Nigeria to legalize Bitcoin after an unsuccessful CBDC project

Photo - Nigeria to legalize Bitcoin after an unsuccessful CBDC project
The Central Bank of Nigeria's initiative to launch the national digital currency, eNaira, proved to be a complete failure. The government decided to allow the usage of Bitcoin and other cryptocurrencies for investment purposes instead of banning them.
The Central Bank of Nigeria has finally admitted that the CBDC project was a complete failure after more than a year of its launch in October 2021. eNaira didn’t gain mass adoption among the Nigerians and nothing could force them to use it massively: neither high commissions (5–10%) nor artificial restrictions on cash payments due to the "cashless payments" policy, nor limits on ATM withdrawals (capped at $45 per day or $225 per week). During the 14-month experiment by the Central Bank of Nigeria, eNaira has only been used by 0.5% of Nigerians. That was an epic fail of the CBDC project.  
The eNaira mobile wallet that never took off

The eNaira mobile wallet that never took off

And now Nigeria, which has previously banned crypto, is set to pass a bill that will legalize their usage.

The Nigerian government justifies this action as a desire to follow modern "world practices." However, the public understands that this step was driven by economic factors and realities. The country is experiencing high inflation and currency depreciation, forcing people to hedge currency risks by using crypto as an alternative to the weak Nigerian naira. According to Chainalysis, one-in-three Nigerians use cryptocurrencies, and the country is ranked sixth in the Global Crypto Adoption Index. The only other nation in Africa with a significant cryptocurrency market is Kenya, though Nigeria is not far behind.

The news on Bitcoin and other cryptocurrencies legalization in Nigeria was first reported by the local newspaper Punch Newspapers on December 18. They published an interview with Chairman House Committee on Capital Market Ibrahim Babangida.

According to the interview, if fresh revisions to the investment and securities law from 2007 are signed into law, it would let the local Securities and Exchange Commission recognize cryptocurrencies as “capital for investment.”

The Committee's chairman emphasized that Nigeria must flow with modern trends and developments in the capital markets. He believes that the nation needs a quick and effective capital market, and the country must adopt the best global practices to achieve that.

It's interesting to note that in February 2021, Nigeria adopted entirely different "global practices," prohibiting all crypto activities.  The Central Bank of Nigeria mandated banks to close the accounts of all individuals or entities engaged in the trading of digital assets, and ordered Nigerian cryptocurrency exchanges and service providers to cease their activity in the country.

However, Ibrahim insists that the passing of the law is not a 180-degree turn, but rather a secondary review of what is within the scope of the CBN’s powers. Ibrahim, by the way, served as Nigeria’s president from 1985 to 1993.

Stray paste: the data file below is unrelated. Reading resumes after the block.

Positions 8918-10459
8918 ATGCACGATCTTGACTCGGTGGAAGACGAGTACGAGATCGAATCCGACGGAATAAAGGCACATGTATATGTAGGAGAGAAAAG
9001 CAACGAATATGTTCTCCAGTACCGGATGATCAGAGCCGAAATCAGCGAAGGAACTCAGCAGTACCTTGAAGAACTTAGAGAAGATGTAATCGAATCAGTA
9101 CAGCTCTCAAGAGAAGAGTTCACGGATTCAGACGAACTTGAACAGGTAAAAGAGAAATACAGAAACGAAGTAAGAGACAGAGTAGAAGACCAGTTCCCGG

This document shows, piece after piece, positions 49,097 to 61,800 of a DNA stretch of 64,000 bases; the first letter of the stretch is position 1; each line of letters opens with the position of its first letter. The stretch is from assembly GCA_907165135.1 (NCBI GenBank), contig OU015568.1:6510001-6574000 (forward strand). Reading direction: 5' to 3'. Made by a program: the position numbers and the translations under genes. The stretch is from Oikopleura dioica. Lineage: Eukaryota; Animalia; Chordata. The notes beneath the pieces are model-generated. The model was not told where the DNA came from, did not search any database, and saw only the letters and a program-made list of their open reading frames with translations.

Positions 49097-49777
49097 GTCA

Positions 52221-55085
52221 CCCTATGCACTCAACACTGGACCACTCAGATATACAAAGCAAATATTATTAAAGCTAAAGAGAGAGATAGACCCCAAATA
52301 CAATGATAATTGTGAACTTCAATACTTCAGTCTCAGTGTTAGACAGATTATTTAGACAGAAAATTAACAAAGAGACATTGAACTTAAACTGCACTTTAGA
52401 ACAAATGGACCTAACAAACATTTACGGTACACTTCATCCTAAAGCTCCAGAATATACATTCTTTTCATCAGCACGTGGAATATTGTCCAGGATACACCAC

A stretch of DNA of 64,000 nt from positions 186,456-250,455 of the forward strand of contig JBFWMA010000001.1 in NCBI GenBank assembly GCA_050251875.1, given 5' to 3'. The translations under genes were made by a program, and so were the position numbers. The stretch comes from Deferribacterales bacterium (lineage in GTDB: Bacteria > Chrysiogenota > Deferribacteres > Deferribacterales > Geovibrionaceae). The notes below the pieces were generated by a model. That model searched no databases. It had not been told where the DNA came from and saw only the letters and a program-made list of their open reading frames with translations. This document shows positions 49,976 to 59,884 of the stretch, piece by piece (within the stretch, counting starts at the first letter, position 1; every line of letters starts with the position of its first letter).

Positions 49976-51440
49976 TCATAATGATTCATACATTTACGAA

When cryptocurrency was initially banned in Nigeria, the CBN discovered that most of these investors don’t even use local accounts. So, they are not within the jurisdiction of the CBN. Because they are not using local accounts, there is no way the CBN can check them,
he explained.
If the law passes, amendments will be made to Nigeria’s Investments and Securities Act 2007. The law will specify the regulatory responsibilities of the Central Bank of Nigeria and the Securities Exchange Commission of Nigeria on matters relating to digital currencies, in addition to giving legal recognition to Bitcoin and other cryptocurrencies. 
Central Bank of Nigeria

Central Bank of Nigeria's logo on the headquarters building

The public's lack of interest in eNaira, the Central Bank of Nigeria's digital currency, is undoubtedly one of the factors that led to the decision to legalize cryptocurrencies, despite the government's refusal to acknowledge this fact.

The Nigerian government's earlier efforts to suppress crypto activity were ineffective, as crypto adoption grew following the ban in February 2021.
Nigerians only lagged behind the United States in Bitcoin trading volume from January to August of last year. During that time, they were more likely to google "Bitcoin" than people from any other country.
According to CoinGecko’s April study, Nigerians were the most crypto-curious nation. This curiosity was not surprising given the country's rampant inflation and economic instability.

Nigeria entered negotiations with crypto exchange Binance in September of this year to establish a crypto-friendly economic zone that will support the development of crypto and blockchain businesses in the region.

Lessons learned from Nigeria

Let this Nigeria's unfortunate experience be a warning to other nations considering enacting a CBDC and compelling their citizens to use it "under duress." As you can see, it was a failure, but Nigeria’s government drew the right conclusions in time and changed the course of development.